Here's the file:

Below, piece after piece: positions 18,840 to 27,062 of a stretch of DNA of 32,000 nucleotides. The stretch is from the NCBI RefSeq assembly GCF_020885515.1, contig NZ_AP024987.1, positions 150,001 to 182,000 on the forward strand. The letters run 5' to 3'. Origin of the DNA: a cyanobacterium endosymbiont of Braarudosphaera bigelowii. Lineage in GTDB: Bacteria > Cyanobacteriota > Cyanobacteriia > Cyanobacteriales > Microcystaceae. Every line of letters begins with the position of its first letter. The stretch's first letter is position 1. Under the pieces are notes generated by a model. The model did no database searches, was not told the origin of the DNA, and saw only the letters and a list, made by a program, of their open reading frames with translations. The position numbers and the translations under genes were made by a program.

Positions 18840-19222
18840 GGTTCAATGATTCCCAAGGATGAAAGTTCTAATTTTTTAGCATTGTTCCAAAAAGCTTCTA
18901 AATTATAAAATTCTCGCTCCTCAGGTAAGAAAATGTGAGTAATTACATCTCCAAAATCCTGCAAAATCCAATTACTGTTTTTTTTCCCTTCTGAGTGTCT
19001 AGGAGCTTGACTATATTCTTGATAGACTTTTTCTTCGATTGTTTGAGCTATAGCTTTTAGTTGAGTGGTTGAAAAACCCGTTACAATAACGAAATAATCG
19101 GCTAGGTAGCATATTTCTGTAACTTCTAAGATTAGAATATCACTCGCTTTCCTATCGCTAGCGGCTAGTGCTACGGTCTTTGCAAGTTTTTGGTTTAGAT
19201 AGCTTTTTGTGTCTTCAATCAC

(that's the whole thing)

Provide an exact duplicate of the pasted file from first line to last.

Below, piece after piece: positions 18,840 to 27,062 of a stretch of DNA of 32,000 nucleotides. The stretch is from the NCBI RefSeq assembly GCF_020885515.1, contig NZ_AP024987.1, positions 150,001 to 182,000 on the forward strand. The letters run 5' to 3'. Origin of the DNA: a cyanobacterium endosymbiont of Braarudosphaera bigelowii. Lineage in GTDB: Bacteria > Cyanobacteriota > Cyanobacteriia > Cyanobacteriales > Microcystaceae. Every line of letters begins with the position of its first letter. The stretch's first letter is position 1. Under the pieces are notes generated by a model. The model did no database searches, was not told the origin of the DNA, and saw only the letters and a list, made by a program, of their open reading frames with translations. The position numbers and the translations under genes were made by a program.

Positions 18840-19222
18840 GGTTCAATGATTCCCAAGGATGAAAGTTCTAATTTTTTAGCATTGTTCCAAAAAGCTTCTA
18901 AATTATAAAATTCTCGCTCCTCAGGTAAGAAAATGTGAGTAATTACATCTCCAAAATCCTGCAAAATCCAATTACTGTTTTTTTTCCCTTCTGAGTGTCT
19001 AGGAGCTTGACTATATTCTTGATAGACTTTTTCTTCGATTGTTTGAGCTATAGCTTTTAGTTGAGTGGTTGAAAAACCCGTTACAATAACGAAATAATCG
19101 GCTAGGTAGCATATTTCTGTAACTTCTAAGATTAGAATATCACTCGCTTTCCTATCGCTAGCGGCTAGTGCTACGGTCTTTGCAAGTTTTTGGTTTAGAT
19201 AGCTTTTTGTGTCTTCAATCAC